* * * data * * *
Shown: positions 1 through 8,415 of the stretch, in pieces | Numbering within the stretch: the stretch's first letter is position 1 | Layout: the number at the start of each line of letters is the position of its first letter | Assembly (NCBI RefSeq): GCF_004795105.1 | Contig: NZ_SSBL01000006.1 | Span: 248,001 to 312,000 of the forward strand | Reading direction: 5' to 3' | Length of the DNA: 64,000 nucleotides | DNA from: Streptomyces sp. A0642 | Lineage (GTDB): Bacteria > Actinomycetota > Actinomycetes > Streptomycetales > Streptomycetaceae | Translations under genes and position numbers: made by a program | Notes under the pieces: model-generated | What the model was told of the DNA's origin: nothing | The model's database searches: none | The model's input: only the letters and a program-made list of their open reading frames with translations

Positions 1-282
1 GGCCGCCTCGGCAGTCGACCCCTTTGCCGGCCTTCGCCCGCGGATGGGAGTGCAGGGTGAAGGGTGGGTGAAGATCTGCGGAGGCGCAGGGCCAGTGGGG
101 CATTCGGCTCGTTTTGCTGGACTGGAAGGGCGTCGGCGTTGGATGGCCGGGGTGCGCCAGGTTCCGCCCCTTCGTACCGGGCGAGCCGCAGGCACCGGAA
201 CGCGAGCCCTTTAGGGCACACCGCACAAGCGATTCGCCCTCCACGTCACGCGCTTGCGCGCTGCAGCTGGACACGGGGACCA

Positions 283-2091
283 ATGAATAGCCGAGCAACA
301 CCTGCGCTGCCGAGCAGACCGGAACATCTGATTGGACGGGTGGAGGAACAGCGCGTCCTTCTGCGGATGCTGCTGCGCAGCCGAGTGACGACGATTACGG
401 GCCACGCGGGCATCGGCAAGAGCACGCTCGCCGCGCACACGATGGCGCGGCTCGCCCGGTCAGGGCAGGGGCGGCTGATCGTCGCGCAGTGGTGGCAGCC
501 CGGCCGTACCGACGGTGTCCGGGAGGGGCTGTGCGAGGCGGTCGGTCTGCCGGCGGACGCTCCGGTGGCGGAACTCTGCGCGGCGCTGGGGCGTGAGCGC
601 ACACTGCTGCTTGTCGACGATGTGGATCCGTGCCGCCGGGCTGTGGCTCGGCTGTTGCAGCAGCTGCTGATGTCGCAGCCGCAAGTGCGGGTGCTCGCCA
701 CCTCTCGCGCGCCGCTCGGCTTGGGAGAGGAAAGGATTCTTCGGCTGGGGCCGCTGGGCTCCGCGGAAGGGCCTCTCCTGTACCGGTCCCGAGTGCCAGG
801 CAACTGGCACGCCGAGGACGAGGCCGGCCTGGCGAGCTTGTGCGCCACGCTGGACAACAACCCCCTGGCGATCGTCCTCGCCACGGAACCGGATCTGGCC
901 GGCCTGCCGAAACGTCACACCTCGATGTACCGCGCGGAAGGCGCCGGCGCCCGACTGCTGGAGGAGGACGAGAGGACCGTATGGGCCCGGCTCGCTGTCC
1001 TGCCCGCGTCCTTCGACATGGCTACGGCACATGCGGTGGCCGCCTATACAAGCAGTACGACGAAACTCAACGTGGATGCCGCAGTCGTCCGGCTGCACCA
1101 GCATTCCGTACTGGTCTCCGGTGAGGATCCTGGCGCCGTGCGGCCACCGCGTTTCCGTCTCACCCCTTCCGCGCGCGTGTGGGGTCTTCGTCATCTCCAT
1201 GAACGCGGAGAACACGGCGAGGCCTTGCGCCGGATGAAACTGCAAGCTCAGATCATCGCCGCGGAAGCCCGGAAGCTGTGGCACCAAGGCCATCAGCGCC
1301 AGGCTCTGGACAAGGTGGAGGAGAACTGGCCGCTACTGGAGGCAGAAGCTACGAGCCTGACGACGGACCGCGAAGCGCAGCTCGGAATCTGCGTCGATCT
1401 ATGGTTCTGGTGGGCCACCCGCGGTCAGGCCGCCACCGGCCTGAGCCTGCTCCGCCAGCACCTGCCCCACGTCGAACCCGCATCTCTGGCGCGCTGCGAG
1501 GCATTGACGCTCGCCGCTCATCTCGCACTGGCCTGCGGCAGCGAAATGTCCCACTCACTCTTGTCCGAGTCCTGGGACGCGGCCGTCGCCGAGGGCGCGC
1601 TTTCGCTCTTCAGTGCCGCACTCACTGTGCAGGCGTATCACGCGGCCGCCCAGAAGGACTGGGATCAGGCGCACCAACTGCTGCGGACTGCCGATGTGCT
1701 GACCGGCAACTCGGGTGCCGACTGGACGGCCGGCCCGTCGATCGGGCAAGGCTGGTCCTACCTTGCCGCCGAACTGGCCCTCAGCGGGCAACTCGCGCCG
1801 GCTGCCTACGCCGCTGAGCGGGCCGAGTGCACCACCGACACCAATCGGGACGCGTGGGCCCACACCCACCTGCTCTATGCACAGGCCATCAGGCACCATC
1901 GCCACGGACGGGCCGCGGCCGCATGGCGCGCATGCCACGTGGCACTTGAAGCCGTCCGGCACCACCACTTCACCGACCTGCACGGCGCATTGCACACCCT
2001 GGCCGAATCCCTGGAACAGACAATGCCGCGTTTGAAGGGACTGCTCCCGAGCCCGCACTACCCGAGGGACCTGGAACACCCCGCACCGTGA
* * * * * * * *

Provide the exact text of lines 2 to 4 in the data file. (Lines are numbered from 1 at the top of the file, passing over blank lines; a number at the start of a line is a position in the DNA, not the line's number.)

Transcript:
Positions 1-282
1 GGCCGCCTCGGCAGTCGACCCCTTTGCCGGCCTTCGCCCGCGGATGGGAGTGCAGGGTGAAGGGTGGGTGAAGATCTGCGGAGGCGCAGGGCCAGTGGGG
101 CATTCGGCTCGTTTTGCTGGACTGGAAGGGCGTCGGCGTTGGATGGCCGGGGTGCGCCAGGTTCCGCCCCTTCGTACCGGGCGAGCCGCAGGCACCGGAA